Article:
The ultimate public defenders

These lawyers say they’ll defend any of Trump’s accusers for free

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On Saturday, Donald Trump announced his plan to take legal action against the women who accused him of sexual assault—as well as the news organizations who published their allegations.

Trump’s litigiousness is well known: He tries to intimidate opponents and detractors with threats of lawsuits so often that you can practically set your clock by them. This time, though, Trump’s threats to unleash his armada of high-priced attorneys may not prove as effective at silencing his critics.

That’s because some of America’s brightest legal and constitutional minds have vowed to defend Trump’s accusers in court—and they say they’ll do it for free.

Shortly after Trump’s comments, Ted Boutrous, a partner a prestigious Los Angeles-based law firm, took to Twitter to reiterate a previous promise that he would defend anyone Trump sues for exercising their free speech rights.

Boutrous is considered one of the nation’s top litigators. His firm, Gibson, Dunn & Crutcher, has argued over 100 cases before the U.S. Supreme Court and has represented major clients like Facebook’s Mark Zuckerberg and billionaire mogul Mark Cuban.

“Ever since I sent that tweet, the outpouring from other lawyers and people who want to help is just incredible,” Boutrous told Fusion. “It was so offensive to fundamental First Amendment values and democratic principles to have someone threaten to sue people who are criticizing him. The First Amendment is designed to protect exactly that kind of speech.”

One of the other lawyers vowing to join the pro bono fight against Trump was none other than Harvard constitutional law professor Laurence Tribe, who joined Boutrous’s pledge on Twitter.

“I feel compelled to offer my services free of charge because I don’t think rich or otherwise powerful characters like Trump should feel free to abuse people, whether women or others, just because they have the money to threaten their victims with high-cost litigation if they dare to speak up and identify their assailants,” Tribe said in an interview with Fusion.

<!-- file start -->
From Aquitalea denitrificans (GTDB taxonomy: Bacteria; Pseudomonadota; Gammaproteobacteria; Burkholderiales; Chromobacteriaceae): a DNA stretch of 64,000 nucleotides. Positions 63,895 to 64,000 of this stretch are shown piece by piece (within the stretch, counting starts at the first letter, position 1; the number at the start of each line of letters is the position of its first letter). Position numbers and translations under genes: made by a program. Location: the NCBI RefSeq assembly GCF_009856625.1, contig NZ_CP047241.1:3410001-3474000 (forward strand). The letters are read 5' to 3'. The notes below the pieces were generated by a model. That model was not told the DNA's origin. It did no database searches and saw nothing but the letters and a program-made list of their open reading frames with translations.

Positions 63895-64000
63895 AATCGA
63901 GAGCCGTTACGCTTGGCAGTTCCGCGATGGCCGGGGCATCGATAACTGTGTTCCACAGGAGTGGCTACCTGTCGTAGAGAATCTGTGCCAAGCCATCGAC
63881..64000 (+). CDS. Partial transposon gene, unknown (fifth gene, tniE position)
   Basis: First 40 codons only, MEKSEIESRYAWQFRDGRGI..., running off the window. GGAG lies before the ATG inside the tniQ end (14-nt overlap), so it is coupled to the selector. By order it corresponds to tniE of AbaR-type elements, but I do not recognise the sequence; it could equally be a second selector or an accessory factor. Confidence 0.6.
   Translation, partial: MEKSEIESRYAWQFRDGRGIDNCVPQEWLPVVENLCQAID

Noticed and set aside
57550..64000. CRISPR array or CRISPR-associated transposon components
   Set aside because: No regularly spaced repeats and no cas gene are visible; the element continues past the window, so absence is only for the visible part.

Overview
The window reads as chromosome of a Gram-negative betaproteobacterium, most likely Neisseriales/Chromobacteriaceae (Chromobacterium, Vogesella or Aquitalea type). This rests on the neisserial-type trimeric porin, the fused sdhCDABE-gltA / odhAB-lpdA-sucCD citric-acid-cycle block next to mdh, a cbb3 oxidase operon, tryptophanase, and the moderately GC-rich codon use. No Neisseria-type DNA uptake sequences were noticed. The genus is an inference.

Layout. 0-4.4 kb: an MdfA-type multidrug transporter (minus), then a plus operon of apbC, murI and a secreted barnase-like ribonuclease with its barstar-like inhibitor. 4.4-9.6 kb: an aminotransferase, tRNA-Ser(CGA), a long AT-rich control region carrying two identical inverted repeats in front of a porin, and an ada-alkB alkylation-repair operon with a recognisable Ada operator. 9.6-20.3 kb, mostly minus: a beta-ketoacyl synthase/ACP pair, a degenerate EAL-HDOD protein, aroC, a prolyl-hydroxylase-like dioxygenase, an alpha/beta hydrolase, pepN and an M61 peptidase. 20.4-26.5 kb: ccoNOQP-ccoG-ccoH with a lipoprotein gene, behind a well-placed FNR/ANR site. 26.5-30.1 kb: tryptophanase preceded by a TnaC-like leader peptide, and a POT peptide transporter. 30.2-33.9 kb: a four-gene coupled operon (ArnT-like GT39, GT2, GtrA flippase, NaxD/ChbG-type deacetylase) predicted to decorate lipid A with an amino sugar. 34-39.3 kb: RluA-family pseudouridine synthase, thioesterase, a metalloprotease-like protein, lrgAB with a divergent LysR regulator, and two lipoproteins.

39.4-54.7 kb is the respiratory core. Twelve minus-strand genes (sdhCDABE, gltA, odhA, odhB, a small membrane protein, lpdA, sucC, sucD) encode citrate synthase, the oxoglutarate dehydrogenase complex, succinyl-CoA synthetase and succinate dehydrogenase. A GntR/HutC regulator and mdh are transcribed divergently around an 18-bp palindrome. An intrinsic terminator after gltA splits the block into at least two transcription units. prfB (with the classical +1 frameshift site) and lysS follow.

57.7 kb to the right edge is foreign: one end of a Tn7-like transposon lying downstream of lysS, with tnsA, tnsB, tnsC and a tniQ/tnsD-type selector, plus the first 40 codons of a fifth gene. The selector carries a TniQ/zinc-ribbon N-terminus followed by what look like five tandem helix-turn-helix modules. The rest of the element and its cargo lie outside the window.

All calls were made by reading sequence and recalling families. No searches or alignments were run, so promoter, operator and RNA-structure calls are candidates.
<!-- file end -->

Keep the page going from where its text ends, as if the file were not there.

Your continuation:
Both Boutrous and Tribe emphasized that it was important to weigh in the moment that litigation is threatened in order to protect speech.

“Even if someone like Trump doesn’t sue, it’s the chilling effect. The effort to squelch speech can be invoked by simply making threats,” Boutrous said. “Whether or not he goes through with these lawsuits damage has been inflicted. That’s why I thought it was important for lawyers to stand up. Everyone should be able to exercise their free speech rights, especially in the middle of an election, without threats.”

The legal implications go beyond the chilling effect that Trump’s comments might have on free speech. Tribe told Fusion that these kinds of threats also have the effect of intimidating survivors of sexual assault from coming forward to face their accuser.

“Trump’s threats to sue any other women who might still come forward were an important part of my motivation,” Tribe said. “Nobody should be able to use the legal system as a battering ram to deter victims from taking the often difficult and sometimes traumatic step of exposing themselves and their intimate lives to investigation and ridicule.”

“It’s hard enough for the victims of a sexual predator like Trump to come forward without the added chilling effect of having to confront their assailant all by themselves on a distinctly uneven field of legal combat,” Tribe added.